Our Program

About the Down Syndrome Clinic and Research Center:

The Down Syndrome Clinic and Research Center (DSCRC) at the Kennedy Krieger Institute offers interdisciplinary and comprehensive evaluations and services for children and young adults with Down syndrome. We provide services from birth to adulthood to patients from all over the United States with challenges that include:

  • Pediatric developmental delay
  • Complex neurodevelopmental and behavioral concerns
  • Adolescent and adult mental health needs

Our mission is to help all patients with Down syndrome reach their full potential and function as independently as possible in family, school, and community life. We emphasize clinical care and research to treat underlying cognitive and neurobehavioral dysfunction, and continue to develop research studies into the neurobiological basis of intellectual and co-occurring mental health impairments in Down syndrome. We also participate in clinical trials to study new potential cognitive-enhancing medications for safety and efficacy.

Although we are currently focused on providing individualized clinical evaluation and management, professional training, and research, it is our goal to continue building a comprehensive Down Syndrome Clinic and Research Center that provides seamless integration between clinical services and research in the areas of clinical neuroscience, pharmacology, sleep medicine, and behavioral-mental health interventions.

Clinical Trends:

Down syndrome is the most common and readily identifiable chromosomal condition associated with intellectual disabilities. It is a genetic disorder that occurs in approximately one of 800 live births and is caused most often by an abnormality during cell division in gamete formation called nondysjunction. Some interesting facts about Down syndrome include:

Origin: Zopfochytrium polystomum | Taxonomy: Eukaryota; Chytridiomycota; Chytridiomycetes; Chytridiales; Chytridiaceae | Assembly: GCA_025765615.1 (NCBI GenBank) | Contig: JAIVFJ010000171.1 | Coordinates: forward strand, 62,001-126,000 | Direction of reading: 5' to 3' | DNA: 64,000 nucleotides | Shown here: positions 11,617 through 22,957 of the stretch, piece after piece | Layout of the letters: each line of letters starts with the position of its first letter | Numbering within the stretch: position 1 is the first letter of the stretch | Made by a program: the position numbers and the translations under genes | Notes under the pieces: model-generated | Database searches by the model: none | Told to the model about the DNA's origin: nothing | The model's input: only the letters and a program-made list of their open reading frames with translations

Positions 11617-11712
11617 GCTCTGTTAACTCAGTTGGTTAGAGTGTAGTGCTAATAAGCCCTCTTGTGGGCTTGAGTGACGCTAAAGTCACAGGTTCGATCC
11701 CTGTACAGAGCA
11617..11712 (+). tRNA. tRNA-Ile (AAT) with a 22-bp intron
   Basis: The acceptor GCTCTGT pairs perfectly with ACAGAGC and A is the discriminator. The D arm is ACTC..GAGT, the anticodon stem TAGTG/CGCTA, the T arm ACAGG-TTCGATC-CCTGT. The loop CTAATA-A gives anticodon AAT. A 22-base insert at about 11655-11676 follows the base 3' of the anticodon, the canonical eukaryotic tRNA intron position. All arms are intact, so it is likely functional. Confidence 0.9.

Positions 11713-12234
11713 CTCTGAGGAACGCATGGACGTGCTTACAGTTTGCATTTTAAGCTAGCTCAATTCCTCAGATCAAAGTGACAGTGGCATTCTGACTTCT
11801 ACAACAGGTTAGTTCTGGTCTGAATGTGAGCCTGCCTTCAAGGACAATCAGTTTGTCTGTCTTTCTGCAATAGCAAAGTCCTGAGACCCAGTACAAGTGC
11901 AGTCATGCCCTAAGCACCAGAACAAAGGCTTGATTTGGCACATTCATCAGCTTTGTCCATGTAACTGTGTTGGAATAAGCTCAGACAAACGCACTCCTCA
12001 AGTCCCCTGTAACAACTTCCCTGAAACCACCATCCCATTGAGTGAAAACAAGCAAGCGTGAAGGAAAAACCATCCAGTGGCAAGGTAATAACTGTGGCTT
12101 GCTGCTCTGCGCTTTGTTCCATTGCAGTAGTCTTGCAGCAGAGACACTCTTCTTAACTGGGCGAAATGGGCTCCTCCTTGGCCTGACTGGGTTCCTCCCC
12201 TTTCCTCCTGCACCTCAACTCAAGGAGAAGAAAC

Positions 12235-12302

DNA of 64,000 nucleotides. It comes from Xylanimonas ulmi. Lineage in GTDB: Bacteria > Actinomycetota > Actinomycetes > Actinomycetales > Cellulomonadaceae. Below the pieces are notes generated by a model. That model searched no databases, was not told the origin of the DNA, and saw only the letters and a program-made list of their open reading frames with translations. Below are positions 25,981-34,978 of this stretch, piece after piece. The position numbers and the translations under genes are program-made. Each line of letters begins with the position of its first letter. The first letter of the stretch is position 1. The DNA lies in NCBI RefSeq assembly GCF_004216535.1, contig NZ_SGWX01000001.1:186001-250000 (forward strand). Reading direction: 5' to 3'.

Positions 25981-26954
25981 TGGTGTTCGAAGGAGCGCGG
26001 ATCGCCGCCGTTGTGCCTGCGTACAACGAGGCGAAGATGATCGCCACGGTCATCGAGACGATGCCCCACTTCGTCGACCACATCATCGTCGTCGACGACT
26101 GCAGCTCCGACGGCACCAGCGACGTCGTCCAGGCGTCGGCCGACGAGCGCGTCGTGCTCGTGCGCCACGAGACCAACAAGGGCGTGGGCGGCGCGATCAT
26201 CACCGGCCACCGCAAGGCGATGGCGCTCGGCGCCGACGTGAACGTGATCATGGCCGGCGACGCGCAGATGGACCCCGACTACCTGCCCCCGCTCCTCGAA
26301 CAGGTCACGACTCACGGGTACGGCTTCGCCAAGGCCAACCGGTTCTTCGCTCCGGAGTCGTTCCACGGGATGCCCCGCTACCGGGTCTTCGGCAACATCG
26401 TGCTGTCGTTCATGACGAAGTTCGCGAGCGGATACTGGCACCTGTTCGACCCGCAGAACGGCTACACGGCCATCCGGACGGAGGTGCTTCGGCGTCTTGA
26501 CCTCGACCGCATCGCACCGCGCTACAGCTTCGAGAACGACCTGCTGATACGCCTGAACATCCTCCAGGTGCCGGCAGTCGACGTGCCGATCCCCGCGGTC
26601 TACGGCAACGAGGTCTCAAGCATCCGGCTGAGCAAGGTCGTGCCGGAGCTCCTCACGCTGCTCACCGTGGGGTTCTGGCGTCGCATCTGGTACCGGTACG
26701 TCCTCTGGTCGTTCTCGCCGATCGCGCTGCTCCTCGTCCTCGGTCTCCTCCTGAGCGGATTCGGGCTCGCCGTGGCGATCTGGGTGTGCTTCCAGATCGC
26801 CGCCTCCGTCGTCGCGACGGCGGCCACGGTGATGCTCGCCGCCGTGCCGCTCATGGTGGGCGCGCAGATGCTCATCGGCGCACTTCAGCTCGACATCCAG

• Children with Down syndrome who also have an autism spectrum disorder can be correctly diagnosed using existing DSM criteria supported by autism-specific diagnostic interviews and behavioral rating scales.
  • Many children with Down syndrome, poor attention, and behavior problems often have a significant sleep disturbance even if apnea (respiratory pauses) is not present.
  • Approximately 50 percent of children who have undergone tonsillectomy for sleep apnea do not have a complete reversal of symptoms following surgery, or may develop sleep apnea as they get older.
  • Children with daytime inattention, impulsivity, and sleep problems often benefit from a combination of behavior management and better sleep.
  • Difficulties managing weigh can develop in adolescents and young adults with Down syndrome despite a healthy diet and exercise program.
  • More than 75 percent of adolescents and young adults with Down syndrome who develop severe depression also have sleep apnea or a sleep disturbance.
  • Adolescents and young adults with Down syndrome, mental health problems, and sleep problems often require combined therapy that addresses both sleep disturbance and mental health.
  • Donepezil (Aricept) does not help to improve learning, memory, or speech in children or adults with Down syndrome as demonstrated in a large multi-center research study.